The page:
SIUE student’s climate change sculpture receives prestigious award

Evan Smith's project, Guise, is a mixed-media sculpture made with 3-D printing and video technology. 


A third-year SIUE art student has won a national sculpture award out of 270 nominees.


Evan Smith, third year art graduate student from Charleston, West Virginia, was one of 13 recipients out of 270 nominees to win the Outstanding Student Achievement in Contemporary Sculpture Award for his art piece, Guise. 


Smith said his passion for art began with traditional drawing and painting. He said as he became familiar with newer technologies like 3D printing, he started sculpting. 


“I got really excited and very nerded-out about that kind of stuff and that's really what brought me into a sort of a 3D world,” Smith said. 


Art and Design professor Thad Duhigg said the International Sculpture Center puts out a call to universities every year to nominate up to three students. He said he has had Smith in multiple classes and thought his sculpture, Guise, was worthy of the Outstanding Student Achievement in Contemporary Sculpture Award. 


“He’s really involved and he's very much about taking risks and chances,” Duhigg said. “He's very deserving of the award.”


Smith said he was inspired to create Guise after finding an image online of a neighborhood that had recently been flooded, with only a single swimming pool untouched by the disaster. 


“I think, when we hear a lot about global warming or climate change, it’s very devastating to hear, but when I saw that image for the first time, I just kind of laughed at myself because of the absurdity of that kind of scene,” Smith said. 


Smith said the image got him thinking about privilege in society and the benefit to live in places where people aren’t affected as those who have less. 

“I use my sculpture skills to create a sort of pedestal using 3D printing and other building techniques,” Smith said. “Then, I use projection to create this sort of uncanny video piece that combines with sculpture.”


Smith said he likes to immerse the viewer in the works that he makes and it's exciting when they’re able to interact with his art. 


Duhigg said many art students learn to talk, think and be self-critical of their work. He said Smith shows these skills in his own work.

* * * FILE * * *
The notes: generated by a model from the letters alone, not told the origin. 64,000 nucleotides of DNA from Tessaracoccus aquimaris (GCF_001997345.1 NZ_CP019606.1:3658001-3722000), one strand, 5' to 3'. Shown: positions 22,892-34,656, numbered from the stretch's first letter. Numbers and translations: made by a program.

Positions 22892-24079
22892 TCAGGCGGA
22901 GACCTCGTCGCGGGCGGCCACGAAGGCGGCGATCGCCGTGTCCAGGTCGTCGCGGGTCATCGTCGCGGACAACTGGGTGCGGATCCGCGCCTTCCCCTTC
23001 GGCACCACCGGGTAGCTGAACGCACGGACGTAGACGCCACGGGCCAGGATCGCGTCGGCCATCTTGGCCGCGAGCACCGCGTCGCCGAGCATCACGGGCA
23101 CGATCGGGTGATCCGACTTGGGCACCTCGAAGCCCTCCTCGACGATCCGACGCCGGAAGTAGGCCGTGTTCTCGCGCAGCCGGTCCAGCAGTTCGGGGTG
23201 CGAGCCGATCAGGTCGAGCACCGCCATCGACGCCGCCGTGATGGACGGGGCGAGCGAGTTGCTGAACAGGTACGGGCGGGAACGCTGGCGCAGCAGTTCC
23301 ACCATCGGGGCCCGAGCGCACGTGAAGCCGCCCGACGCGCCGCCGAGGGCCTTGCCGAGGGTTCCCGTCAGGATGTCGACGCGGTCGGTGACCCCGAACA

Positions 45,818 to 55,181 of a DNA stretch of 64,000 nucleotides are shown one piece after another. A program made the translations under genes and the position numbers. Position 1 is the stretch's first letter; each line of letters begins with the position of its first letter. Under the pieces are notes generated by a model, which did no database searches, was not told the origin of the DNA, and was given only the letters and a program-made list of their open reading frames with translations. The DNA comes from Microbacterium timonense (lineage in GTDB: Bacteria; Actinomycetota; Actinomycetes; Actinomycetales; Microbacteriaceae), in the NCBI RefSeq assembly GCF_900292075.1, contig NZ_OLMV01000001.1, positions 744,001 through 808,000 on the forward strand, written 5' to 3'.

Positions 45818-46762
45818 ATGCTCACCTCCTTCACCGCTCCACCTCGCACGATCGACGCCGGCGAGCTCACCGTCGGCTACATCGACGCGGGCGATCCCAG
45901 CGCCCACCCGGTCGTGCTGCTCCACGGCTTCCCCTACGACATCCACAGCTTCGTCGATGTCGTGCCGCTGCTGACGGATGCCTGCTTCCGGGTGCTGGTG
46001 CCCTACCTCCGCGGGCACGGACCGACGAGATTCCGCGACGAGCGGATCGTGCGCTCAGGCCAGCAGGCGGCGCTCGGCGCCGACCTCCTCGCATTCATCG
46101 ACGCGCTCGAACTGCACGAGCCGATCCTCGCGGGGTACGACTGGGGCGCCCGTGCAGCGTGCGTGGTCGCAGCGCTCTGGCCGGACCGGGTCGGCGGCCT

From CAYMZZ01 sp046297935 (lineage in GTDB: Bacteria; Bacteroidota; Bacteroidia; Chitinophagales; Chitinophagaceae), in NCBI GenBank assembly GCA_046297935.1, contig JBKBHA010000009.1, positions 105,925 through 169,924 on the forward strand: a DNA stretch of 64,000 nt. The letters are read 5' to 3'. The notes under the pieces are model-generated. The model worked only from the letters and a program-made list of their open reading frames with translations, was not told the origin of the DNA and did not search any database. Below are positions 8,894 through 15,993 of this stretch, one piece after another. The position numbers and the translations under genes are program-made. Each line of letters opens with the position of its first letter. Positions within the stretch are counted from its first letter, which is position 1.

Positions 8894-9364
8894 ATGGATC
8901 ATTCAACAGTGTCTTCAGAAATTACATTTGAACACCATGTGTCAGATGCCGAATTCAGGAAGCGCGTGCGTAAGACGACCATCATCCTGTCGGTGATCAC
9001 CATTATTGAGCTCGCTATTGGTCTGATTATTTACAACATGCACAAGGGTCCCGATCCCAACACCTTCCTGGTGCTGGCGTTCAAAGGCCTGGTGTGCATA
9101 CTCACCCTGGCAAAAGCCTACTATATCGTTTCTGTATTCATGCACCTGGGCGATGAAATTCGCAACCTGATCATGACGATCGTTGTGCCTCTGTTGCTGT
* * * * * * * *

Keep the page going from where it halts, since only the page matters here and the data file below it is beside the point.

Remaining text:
“I think there's a lot of information and a lot of rich ideas in Evan’s work and I think that came through to the judges,” Duhigg said. “I think that was a huge part of it.”


Smith is the third SIUE student in a row to earn the Outstanding Student Achievement in Contemporary Sculpture Award, following Abbi Ruppert in 2020 and Allena Marie Brazier in 2021. 


“It's just a super kind of fun moment and it really is a big moment for the sculpture program because this is the third year in a row that we've gotten it,” Smith said. “It's a really cool moment for me, but also a cool moment for Thad, who's worked really hard with the students and the other students that have received it as well.”


Duhigg said he is pleased to have students win the award for three years in a row, especially since SIUE is a smaller school compared to other universities in the competition. 


Duhigg said what makes Guise stand out the most is its thought-provoking topic. 


“It's beautiful to look at, but it's very eye opening in the sense of the topic that he's talking about,” Duhigg said. “It’s a really powerful piece.”


Smith said he found out he won while visiting Wonderspaces, an interactive art museum in Philadelphia. He said in the middle of the exhibit, he received the email informing him that he would be one of the 13 recipients of the Outstanding Student Achievement in Contemporary Sculpture Award. 


“It's just kind of like pinching myself and I’m super thankful to the department, obviously, but also to the jurors,” Smith said. “They were able to see the work and, you know, make that decision.”

For more information on Evan Smith’s artworks, visit his website.

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